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System failure: Teachers need more tech and people support

A staff writer from The Seattle Times commented on our educational systems in America. Of all the criticisms he heard, the one that he thought of the most was the particular study led by Arthur Levine, former president of Teachers College at Columbia University. "Teacher education right now is the Dodge City of education: unruly and chaotic," he said. Jerry said "That's why when you get a bunch of parents standing around a hallway they're likely talking about which teachers to avoid and which classes you want to maneuver your child into."

A staff writer from The Seattle Times commented on our educational systems in America.  Of all the criticisms he heard, the one that he thought of  the most was the  particular study led by Arthur Levine, former president of Teachers College at Columbia University.  "Teacher education right now is the Dodge City of education: unruly and chaotic," he said.  Jerry said "That's why when you get a bunch of parents standing around a hallway they're likely talking about which teachers to avoid and which classes you want to maneuver your child into."

"Every institution has a mix of competent and incompetent people, but education seems especially plagued by poor teachers who rob children of the education they deserve.  We are always losing people with the potential to be good teachers because their colleges didn't prepare them for the real world. And when they arrive on the job they are enmeshed in a smothering bureaucracy too often bereft of real leadership," said Jerry.

Levine's last study found the quality of principals and superintendents to be lacking, which explains part of the problem.  We all just need to stop pointing the finger at one another.  We recognize the problem, so just let us all work together and solve the problem.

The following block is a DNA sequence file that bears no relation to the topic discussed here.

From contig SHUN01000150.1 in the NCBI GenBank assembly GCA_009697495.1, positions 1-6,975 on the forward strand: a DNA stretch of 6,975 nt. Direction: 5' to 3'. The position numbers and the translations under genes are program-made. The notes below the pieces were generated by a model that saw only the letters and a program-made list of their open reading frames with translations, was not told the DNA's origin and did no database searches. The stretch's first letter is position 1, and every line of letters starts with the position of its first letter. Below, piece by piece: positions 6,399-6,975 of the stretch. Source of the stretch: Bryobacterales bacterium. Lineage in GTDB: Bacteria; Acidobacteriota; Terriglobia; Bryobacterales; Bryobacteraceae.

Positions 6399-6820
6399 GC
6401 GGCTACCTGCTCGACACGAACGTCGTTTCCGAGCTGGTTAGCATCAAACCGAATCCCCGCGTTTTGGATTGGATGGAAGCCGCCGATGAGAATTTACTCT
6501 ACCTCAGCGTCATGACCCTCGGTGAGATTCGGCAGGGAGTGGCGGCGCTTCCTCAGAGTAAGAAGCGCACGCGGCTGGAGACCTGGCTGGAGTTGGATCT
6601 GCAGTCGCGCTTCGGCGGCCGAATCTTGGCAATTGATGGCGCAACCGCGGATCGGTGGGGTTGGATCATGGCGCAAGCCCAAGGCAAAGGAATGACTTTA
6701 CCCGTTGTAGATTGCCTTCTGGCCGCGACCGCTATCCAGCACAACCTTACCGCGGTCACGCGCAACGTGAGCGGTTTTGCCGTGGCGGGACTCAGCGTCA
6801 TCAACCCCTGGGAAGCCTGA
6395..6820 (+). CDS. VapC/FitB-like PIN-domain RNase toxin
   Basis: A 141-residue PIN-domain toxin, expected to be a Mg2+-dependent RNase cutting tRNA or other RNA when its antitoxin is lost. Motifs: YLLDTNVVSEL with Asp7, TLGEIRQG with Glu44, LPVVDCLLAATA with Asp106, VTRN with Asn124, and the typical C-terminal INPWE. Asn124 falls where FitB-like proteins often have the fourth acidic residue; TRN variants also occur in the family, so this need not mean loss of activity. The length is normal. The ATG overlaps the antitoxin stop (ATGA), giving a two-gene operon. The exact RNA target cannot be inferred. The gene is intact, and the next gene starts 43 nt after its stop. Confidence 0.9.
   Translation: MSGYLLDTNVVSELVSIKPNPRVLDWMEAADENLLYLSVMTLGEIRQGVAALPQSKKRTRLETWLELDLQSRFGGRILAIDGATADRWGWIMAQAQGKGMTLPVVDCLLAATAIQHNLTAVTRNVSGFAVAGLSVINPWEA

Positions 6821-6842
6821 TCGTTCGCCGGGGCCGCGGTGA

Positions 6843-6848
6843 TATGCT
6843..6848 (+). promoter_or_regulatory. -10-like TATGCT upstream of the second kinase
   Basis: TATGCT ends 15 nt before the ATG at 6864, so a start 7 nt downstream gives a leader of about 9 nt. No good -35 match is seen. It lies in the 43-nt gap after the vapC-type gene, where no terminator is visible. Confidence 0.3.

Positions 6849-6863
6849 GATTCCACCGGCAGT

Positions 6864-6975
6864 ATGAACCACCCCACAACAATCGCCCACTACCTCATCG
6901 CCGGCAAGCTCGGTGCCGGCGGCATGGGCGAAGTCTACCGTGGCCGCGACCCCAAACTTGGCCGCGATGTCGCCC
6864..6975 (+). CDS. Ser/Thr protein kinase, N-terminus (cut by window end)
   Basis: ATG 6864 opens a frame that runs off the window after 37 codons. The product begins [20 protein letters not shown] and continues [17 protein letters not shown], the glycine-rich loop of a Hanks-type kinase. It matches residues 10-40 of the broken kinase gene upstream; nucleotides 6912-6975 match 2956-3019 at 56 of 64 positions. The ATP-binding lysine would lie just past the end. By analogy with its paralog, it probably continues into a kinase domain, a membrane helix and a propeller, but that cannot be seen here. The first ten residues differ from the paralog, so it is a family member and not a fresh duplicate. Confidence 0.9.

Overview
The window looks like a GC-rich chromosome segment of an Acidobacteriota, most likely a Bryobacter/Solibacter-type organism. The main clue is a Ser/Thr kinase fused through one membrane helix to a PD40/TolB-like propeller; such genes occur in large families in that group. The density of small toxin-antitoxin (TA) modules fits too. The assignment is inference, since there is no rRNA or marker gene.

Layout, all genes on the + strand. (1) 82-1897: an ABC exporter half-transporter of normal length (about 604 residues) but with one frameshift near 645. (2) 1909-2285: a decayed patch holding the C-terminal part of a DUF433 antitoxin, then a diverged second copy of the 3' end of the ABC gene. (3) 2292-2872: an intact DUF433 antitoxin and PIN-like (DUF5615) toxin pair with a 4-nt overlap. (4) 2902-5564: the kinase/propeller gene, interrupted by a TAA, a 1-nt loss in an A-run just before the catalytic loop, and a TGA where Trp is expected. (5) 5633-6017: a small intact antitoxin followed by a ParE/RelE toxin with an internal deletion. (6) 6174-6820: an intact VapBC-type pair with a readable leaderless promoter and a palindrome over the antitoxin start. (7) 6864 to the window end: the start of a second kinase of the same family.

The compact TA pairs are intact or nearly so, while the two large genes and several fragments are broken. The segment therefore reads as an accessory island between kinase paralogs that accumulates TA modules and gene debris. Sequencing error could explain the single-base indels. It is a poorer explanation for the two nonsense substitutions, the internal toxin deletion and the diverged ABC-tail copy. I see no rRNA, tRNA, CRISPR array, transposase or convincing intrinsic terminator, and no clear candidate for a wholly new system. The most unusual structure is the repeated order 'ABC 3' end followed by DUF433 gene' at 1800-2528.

This article appeared in the September 21, 2006 edition of The Seattle Times.

Published Monday, Sep. 25, 2006

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System failure: Teachers need more tech and people support

A staff writer from The Seattle Times commented on our educational systems in America.  Of all the criticisms he heard, the one that he thought of  the most was the  particular study led by Arthur Levine, former president of Teachers College at Columbia University.  "Teacher education right now is the Dodge City of education: unruly and chaotic," he said.  Jerry said "That's why when you get a bunch of parents standing around a hallway they're likely talking about which teachers to avoid and which classes you want to maneuver your child into."

"Every institution has a mix of competent and incompetent people, but education seems especially plagued by poor teachers who rob children of the education they deserve.  We are always losing people with the potential to be good teachers because their colleges didn't prepare them for the real world. And when they arrive on the job they are enmeshed in a smothering bureaucracy too often bereft of real leadership," said Jerry.

Levine's last study found the quality of principals and superintendents to be lacking, which explains part of the problem.  We all just need to stop pointing the finger at one another.  We recognize the problem, so just let us all work together and solve the problem. 

This article appeared in the September 21, 2006 edition of The Seattle Times.

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